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This Day in My History


Every man should be born again on the first day of January.  Start with a fresh page.  Take up one hole more in the buckle if necessary, or let down one, according to circumstances; but on the first of January let every man gird himself once more, with his face to the front, and take no interest in the things that were and are past. 

~Henry Ward Beecher

Yesterday's Entries

2000:  The New Millennium
2001:  The Word of the Lord
2002:  The Guest of Honor Wasn't There


Actually last night's.  We watched the Best in Show DVD with commentary.  The commentary by Christopher Guest and Eugene Levy is almost as hysterical as the movie itself


Again, this is really yesterday's, but we went to see Bad Santa--getting in all the movies we can before Jeri leaves (which she did today).  I haven't figured out what I think about this movie.  Overall, it was kind of good (and predictable), but midway through I was sure tired of the falling-down drunk Billy Bob Thornton.


Blah.  Grey.



31 December 2003

As I was sitting there at Weight Watchers yesterday, kicking myself for my bad choices and for the inevitable weight gain (2 lbs), Chris began the meeting talking about taking stock of ourselves and not looking at what we gained (there were several gains this week, not surprisingly), but to look back over the whole year.

She talked about her difficulties with food at the holidays (after 14 years at her goal weight), and how she had gained this week, but not much.

She also talked about her attitude being different this year, and instead of kicking herself for losing control, she went back to her old journals and checked how it was last year. To her surprise, she found that she had done much worse last year, so overall, she was pleased that even though she gained weight it wasn’t as bad as it could have been.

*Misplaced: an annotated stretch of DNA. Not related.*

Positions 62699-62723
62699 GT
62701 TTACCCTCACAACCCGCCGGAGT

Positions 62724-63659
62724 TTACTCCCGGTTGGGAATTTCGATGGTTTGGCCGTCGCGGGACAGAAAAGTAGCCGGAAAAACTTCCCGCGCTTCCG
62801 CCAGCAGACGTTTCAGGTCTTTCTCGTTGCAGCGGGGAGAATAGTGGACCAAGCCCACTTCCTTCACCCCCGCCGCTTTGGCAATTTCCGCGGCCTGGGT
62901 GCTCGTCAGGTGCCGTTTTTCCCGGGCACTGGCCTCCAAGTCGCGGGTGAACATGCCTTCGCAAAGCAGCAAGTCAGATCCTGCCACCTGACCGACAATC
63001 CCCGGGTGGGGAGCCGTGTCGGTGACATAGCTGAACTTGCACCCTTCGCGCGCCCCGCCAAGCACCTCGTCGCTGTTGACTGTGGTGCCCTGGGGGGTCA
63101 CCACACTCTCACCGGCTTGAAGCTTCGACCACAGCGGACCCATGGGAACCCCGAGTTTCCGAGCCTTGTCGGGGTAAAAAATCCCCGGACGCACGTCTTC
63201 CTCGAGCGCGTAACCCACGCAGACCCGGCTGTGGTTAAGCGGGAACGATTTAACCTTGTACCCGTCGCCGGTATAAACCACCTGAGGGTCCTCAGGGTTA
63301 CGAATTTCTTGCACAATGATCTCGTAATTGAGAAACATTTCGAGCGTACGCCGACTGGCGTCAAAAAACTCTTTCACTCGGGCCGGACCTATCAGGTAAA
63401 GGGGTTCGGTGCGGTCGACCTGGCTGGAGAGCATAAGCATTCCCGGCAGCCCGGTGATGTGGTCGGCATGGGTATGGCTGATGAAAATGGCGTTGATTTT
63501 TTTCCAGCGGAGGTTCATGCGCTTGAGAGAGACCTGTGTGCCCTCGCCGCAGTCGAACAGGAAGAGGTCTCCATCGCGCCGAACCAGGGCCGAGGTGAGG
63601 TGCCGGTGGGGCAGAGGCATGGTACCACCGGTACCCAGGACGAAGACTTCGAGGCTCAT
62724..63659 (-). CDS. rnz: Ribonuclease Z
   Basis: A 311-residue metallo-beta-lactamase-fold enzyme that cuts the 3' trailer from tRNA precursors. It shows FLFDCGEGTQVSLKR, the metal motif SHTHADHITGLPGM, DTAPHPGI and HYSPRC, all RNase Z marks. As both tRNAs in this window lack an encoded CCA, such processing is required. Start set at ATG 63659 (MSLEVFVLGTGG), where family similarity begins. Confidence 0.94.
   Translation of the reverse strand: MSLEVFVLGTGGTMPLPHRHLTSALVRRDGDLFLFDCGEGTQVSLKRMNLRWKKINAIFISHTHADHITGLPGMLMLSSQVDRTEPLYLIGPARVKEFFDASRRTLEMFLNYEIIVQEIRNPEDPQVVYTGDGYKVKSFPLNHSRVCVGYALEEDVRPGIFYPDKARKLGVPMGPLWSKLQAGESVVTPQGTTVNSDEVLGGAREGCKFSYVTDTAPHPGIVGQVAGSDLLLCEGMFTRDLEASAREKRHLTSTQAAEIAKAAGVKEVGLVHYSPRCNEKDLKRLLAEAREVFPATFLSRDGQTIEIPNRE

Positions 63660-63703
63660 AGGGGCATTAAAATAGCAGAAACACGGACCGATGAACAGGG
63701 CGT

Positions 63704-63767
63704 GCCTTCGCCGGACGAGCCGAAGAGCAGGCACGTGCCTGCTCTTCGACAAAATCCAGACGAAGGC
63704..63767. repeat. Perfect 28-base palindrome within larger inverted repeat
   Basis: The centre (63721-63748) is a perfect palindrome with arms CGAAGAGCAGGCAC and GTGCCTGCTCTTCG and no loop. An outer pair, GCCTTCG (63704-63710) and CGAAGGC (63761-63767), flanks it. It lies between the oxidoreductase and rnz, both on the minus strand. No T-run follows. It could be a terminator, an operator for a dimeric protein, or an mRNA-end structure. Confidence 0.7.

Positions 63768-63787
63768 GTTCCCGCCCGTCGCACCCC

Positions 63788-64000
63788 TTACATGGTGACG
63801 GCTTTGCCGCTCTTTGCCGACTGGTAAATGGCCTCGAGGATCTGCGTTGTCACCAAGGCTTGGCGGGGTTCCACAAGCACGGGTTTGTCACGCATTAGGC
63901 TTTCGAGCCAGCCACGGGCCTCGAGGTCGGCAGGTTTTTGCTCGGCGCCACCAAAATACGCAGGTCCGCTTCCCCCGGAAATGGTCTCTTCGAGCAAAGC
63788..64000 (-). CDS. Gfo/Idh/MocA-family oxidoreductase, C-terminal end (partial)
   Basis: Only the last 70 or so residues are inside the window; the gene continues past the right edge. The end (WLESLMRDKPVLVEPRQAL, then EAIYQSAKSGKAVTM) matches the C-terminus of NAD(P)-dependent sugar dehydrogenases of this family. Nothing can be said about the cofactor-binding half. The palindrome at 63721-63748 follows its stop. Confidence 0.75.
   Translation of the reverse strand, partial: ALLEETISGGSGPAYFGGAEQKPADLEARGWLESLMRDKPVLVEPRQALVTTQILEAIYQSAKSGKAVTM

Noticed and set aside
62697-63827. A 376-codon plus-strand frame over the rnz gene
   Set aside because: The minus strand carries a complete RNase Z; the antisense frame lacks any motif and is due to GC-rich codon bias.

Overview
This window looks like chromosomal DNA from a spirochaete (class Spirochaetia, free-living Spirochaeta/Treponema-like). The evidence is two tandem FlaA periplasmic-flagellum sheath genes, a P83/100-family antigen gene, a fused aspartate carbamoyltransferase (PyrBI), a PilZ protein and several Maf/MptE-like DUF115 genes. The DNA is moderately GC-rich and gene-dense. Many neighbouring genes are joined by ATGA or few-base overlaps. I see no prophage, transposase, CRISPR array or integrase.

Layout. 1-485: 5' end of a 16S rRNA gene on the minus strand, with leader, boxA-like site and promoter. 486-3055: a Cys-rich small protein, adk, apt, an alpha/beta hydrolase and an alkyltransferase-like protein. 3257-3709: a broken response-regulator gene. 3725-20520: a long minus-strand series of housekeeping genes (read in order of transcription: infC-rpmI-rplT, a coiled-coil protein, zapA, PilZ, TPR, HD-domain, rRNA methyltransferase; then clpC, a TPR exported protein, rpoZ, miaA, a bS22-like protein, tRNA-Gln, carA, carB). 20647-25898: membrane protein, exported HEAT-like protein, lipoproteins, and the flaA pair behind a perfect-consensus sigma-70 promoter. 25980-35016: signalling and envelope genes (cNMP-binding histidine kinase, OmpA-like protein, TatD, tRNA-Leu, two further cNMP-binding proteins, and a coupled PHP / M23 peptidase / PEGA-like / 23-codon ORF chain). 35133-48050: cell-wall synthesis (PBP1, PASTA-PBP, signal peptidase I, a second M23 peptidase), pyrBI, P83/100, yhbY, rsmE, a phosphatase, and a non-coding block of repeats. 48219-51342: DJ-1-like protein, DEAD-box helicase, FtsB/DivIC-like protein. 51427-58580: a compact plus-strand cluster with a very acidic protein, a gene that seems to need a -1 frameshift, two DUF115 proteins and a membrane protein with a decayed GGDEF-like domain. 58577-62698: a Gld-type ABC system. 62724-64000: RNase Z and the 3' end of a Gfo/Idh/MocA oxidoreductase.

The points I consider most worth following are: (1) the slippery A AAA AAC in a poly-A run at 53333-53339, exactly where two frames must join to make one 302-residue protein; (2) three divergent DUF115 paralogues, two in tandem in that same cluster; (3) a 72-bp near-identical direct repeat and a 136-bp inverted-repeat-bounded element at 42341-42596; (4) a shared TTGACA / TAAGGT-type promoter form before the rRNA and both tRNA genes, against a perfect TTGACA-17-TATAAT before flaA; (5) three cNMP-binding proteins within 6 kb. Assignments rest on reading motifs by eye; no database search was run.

I really didn’t think that would work for me. I mean–it was my mother’s stuffing, which I love too much. It was all those other things and yeah, I’d fixed some Weight Watchers recipes that I could eat guilt-free, but surely I had done just terribly over the holidays.

Well, to my surprise–no astonishment–I checked what had happened at this time last year, and I had gained twelve pounds in a 3 week period of time. I have not done that this year.

I will admit that this year has not been as good for me, health-wise, as last year was. I started this plan in January two years ago determined to make it a lifestyle change and I really kept with it for 11 months, losing 85 lbs from January until Thanksgiving. Then came stuffing and pumpkin pie...and then Christmas...and from January to the end of the year it’s been an off-again, on-again road with far too many "let’s get back on the program again" moments.

There were mitigating circumstances (read: excuses) at some points along the way. That little accident, for one thing. It brought my to-that-point pretty good exercise program to a skreetching halt. I had good intentions of getting on the exercise bike immediately, but found that I couldn’t climb on it and my knee prevented me from pedaling it (and the doctor suggested I not try).

Well, as a person who has not made exercise "routine" in her life until two years ago, it was far too easy to slip back into the slothful habits. When I could begin to exercise, in limited fashion, again, it was like starting all over again from scratch building up those molecules that realized exercise could be enjoyable. At the same time, my morning exercise group had broken up. The gym had closed and though I went right out and joined a new one, the new one was exactly what I hated about gyms all along–a bunch of jocks who never talk to each other, who are all physically fit, who run on the treadmill. There was a wall of mirrors so I could compare my plodding pace with the cuties jogging beside me, watching my flab flap up and down and afraid that people were giggling at me. I decided the best thing to do was to take advantage of their free training session and made an appointment to meet with a trainer. It took a lot to drag myself to that meeting and after sitting around for 2 hours waiting for the trainer to arrive, I never did make another appointment (the accident happened shortly after that).

When I finally could get back on my bike, I found I was afraid of it. I can ride, but my shoulder hurts (she whimpers, pathetically). I’m also afraid to get on and off of it. I’ve ridden to work and that was OK, but I know I’m woefully out of shape and I don’t think my arm will handle any uphill, dreaded or otherwise.

So having fallen back into couch potato mode, and having struggled with food for this entire year, and having gained back half of the weight I lost, what are the pluses of this year.